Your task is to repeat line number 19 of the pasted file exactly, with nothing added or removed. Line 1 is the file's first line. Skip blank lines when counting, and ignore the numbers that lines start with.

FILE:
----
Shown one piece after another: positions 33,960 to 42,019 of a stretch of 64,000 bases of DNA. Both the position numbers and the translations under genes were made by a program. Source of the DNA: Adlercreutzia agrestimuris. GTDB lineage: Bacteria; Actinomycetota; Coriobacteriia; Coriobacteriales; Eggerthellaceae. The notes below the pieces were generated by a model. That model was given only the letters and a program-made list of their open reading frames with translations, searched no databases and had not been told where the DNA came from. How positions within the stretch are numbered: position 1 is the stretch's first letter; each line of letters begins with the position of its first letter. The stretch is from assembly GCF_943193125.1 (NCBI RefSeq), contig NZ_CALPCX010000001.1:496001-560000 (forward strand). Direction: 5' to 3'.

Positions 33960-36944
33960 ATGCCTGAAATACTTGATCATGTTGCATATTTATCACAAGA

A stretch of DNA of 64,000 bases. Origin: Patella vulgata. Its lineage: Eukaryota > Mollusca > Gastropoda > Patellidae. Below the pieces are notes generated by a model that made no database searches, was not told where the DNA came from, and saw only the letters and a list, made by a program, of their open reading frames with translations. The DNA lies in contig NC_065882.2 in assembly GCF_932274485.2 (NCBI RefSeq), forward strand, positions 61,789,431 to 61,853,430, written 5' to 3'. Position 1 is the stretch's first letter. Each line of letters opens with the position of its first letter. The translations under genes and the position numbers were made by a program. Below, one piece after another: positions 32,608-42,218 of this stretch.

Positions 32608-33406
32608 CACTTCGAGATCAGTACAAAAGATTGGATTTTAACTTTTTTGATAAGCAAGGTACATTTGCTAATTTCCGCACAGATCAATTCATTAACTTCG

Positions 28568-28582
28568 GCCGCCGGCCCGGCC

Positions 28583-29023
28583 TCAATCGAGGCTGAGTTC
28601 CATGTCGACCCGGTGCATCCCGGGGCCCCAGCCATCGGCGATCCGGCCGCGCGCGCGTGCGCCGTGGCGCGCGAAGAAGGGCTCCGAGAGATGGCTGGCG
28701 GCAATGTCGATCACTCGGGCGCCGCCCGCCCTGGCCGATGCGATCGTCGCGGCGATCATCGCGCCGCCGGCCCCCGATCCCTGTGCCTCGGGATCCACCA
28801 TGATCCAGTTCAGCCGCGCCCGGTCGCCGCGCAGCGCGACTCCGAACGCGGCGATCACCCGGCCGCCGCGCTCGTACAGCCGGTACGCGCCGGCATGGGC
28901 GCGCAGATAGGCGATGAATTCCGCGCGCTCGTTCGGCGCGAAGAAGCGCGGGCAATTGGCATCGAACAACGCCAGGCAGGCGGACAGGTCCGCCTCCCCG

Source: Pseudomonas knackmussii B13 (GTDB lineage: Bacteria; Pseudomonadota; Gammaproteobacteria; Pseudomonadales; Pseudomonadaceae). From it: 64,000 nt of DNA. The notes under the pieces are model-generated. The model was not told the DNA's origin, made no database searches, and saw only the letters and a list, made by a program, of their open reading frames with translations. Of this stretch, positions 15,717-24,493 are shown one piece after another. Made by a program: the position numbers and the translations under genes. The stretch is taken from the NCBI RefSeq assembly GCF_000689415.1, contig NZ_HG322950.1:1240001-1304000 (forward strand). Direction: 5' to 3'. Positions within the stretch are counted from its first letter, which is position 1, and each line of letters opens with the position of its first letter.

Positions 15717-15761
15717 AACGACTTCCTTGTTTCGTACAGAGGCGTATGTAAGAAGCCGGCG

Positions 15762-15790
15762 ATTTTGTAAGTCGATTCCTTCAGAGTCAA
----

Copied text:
15762 ATTTTGTAAGTCGATTCCTTCAGAGTCAA